As a recruitment agency you are are often asked for advice from aspiring CIOs on how to make that important step into the top job. Clients are also interested in being able to identify the next generation of technology leaders. There are the key questions to address in assessing a future CIO.
What skills are required? How do you spot your next CIO even if they have not yet performed the role? If you’re currently a direct report to a CIO what steps should you be taking to become a CIO?
1. Do the job, before you get the title
It’s an old adage that you have to do the role before you get the title. There’s an important message here that to be considered ready for a CIO role you need to demonstrate the skills and leadership qualities associated with the people already effective in the role. This is the only way to make you an obvious contender and critically this applies to both internal promotion/succession planning and when interviewing for an external role.
In practical terms this means pushing for the opportunities and experiences that will help you to develop rather than waiting for them to be thrust upon you. Without usurping your boss, you should be seen as close to peer level to the CIO before you will be seriously considered CIO material. This means asking your manager to continually devolve additional responsibilities to you and ensuring that you exceed performance expectations when this happens.
2. Ask yourself some questions
There are many skills required for a CIO role and there will be nuances depending on the organisation structure, industry and company culture. To be considered ready for a CIO role you should be confident of the following statements:
- The rest of the business sees you as an integral part of their decision making and regardless of reporting line your input is sought out by senior stakeholders.
- You have a track record of shaping and consistently delivering business solutions that have created tangible value.
- You are commercially astute and numerate with the confidence to discuss finance at board level.
- You feel confident driving strategy as well as leading operational and programme execution simultaneously.
- You have a reputation for developing people and have a team of strong candidates for succession into your role. Few people would be surprised to hear you have been appointed CIO.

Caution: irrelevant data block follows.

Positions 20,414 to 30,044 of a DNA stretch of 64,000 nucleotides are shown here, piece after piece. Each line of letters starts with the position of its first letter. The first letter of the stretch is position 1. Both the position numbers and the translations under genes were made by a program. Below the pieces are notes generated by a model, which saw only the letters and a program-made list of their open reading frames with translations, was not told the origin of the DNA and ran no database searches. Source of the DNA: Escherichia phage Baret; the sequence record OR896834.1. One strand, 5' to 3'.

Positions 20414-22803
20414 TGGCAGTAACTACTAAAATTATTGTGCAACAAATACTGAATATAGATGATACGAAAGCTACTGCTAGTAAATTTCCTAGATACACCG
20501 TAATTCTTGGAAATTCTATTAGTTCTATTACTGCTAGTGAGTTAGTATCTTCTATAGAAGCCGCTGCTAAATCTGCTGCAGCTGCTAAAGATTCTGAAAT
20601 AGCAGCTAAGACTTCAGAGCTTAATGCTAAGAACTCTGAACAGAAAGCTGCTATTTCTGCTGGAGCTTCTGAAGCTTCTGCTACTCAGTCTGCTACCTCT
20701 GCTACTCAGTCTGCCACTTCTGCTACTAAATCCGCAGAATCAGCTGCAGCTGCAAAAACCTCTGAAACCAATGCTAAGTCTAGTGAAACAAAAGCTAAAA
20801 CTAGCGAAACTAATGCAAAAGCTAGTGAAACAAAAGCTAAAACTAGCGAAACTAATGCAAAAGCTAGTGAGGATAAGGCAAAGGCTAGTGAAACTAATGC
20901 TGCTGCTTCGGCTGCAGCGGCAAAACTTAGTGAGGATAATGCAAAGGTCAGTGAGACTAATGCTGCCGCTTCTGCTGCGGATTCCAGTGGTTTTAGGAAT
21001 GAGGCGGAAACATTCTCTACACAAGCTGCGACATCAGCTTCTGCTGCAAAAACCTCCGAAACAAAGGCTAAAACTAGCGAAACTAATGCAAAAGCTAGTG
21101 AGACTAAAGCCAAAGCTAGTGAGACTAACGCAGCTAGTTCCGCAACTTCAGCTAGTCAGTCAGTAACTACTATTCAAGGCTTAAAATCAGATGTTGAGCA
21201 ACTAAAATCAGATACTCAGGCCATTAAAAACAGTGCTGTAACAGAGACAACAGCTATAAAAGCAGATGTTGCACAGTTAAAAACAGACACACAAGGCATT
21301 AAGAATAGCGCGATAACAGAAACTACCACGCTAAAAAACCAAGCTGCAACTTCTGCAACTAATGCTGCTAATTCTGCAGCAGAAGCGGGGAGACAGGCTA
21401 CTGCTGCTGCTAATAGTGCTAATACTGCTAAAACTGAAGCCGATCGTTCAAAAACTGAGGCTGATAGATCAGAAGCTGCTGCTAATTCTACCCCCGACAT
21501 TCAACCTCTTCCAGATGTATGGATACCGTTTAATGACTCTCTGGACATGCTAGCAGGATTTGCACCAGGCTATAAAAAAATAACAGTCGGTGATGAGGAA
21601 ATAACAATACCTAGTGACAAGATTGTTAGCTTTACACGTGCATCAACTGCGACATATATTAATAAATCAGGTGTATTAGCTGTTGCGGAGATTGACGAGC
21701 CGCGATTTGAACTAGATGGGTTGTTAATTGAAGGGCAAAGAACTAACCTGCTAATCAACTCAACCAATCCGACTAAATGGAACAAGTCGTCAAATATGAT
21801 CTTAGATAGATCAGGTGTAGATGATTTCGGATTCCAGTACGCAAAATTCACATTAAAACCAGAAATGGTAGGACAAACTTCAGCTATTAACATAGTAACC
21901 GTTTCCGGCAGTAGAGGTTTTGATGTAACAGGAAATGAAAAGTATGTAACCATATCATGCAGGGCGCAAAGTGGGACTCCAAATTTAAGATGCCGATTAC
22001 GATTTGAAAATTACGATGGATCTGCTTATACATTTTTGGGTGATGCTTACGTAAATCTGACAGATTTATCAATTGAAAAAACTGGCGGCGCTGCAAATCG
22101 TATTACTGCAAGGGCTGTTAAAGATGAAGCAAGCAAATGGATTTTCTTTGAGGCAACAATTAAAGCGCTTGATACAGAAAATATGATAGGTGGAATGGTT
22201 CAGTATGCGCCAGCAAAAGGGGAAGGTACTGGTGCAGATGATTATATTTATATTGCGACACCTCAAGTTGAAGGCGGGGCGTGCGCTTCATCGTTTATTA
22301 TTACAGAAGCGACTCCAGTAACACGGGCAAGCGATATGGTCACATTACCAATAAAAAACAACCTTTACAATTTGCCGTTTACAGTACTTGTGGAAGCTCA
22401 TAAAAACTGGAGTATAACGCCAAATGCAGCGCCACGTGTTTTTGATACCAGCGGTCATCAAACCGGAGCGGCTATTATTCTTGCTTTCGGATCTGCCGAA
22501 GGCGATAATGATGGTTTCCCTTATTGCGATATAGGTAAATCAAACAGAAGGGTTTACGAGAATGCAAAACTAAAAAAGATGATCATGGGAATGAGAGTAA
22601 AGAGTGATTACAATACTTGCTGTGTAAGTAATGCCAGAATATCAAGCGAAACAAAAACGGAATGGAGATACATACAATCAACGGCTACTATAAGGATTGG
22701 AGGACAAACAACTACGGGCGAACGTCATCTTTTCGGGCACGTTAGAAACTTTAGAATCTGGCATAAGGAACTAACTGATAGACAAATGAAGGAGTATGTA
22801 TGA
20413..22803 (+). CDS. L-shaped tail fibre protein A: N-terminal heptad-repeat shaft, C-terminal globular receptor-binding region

3. Raise your profile but focus on business value
When considering how you drive your own career agenda and gain the experiences you must be sure to place business value as your overriding priority. By doing what is right for the organisation and achieving success for the business you will enhance your profile internally and also from an external CV perspective. Success tends to follow those who focus on business value and develop a reputation for consistent delivery. In our view people who focus on personal agendas may have some short term wins but tend to lose perspective and don’t seem to create stable career platforms.
4. Take risks
Few CIOs reached their position by playing safe. From a candidate perspective you will need to take some calculated risks and be bold. This may mean moving from a secure company environment to join a high growth business where your career has the potential to accelerate. It certainly means moving on to a new environment if it is clear your aspirations will not be met or there is simply not much opportunity to deliver value. From a client perspective this means being open to candidates who have not earned the title yet but clearly demonstrate all the competencies necessary for the role. Although it may feel riskier taking a candidate who is ‘unproven’ in the role they invariably bring fresh ideas, real energy and are unencumbered by past legacy. The smart ones will also surround themselves with mentors and a management team that help to challenge them.
5. Assess your current talent pool
As internal candidates are the obvious first port of call for the next generation of leadership it is important to look at the succession potential within the CIOs current leadership team. If there are no credible options then the CIO should be encouraged to address this issue; the most effective leaders invariably make their roles redundant as they make space for their successors to step up. You must be willing to remove ‘blockers’ from stifling talent. Your high performers will need to be able see or sense a meritocratic culture where success is rewarded with career growth. In a highly competitive market for top talent, the more opportunities you give for people to progress the more attractive your business will be to the best people in the market.
About the authors:
Sam Gordon & Simon La Fosse are Directors at La Fosse Associates, a technology recruitment firm. www.lafosse.com